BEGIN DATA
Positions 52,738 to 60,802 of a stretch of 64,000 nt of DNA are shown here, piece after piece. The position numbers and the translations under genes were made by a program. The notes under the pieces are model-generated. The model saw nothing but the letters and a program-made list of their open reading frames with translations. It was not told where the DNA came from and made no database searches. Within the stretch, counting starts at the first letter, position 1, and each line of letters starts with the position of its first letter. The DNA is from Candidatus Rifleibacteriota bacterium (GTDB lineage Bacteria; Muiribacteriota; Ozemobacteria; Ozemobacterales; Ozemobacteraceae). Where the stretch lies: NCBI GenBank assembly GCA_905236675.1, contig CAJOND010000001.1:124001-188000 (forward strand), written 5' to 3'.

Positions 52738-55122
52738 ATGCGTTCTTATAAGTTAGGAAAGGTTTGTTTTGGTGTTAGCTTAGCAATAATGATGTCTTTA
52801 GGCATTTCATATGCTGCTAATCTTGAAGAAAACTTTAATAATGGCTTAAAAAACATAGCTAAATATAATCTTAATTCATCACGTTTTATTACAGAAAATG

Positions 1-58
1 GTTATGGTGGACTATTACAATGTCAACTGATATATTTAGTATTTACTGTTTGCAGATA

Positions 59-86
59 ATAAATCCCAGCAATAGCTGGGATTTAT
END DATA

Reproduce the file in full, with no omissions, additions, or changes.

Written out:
Positions 52,738 to 60,802 of a stretch of 64,000 nt of DNA are shown here, piece after piece. The position numbers and the translations under genes were made by a program. The notes under the pieces are model-generated. The model saw nothing but the letters and a program-made list of their open reading frames with translations. It was not told where the DNA came from and made no database searches. Within the stretch, counting starts at the first letter, position 1, and each line of letters starts with the position of its first letter. The DNA is from Candidatus Rifleibacteriota bacterium (GTDB lineage Bacteria; Muiribacteriota; Ozemobacteria; Ozemobacterales; Ozemobacteraceae). Where the stretch lies: NCBI GenBank assembly GCA_905236675.1, contig CAJOND010000001.1:124001-188000 (forward strand), written 5' to 3'.

Positions 52738-55122
52738 ATGCGTTCTTATAAGTTAGGAAAGGTTTGTTTTGGTGTTAGCTTAGCAATAATGATGTCTTTA
52801 GGCATTTCATATGCTGCTAATCTTGAAGAAAACTTTAATAATGGCTTAAAAAACATAGCTAAATATAATCTTAATTCATCACGTTTTATTACAGAAAATG

Positions 1-58
1 GTTATGGTGGACTATTACAATGTCAACTGATATATTTAGTATTTACTGTTTGCAGATA

Positions 59-86
59 ATAAATCCCAGCAATAGCTGGGATTTAT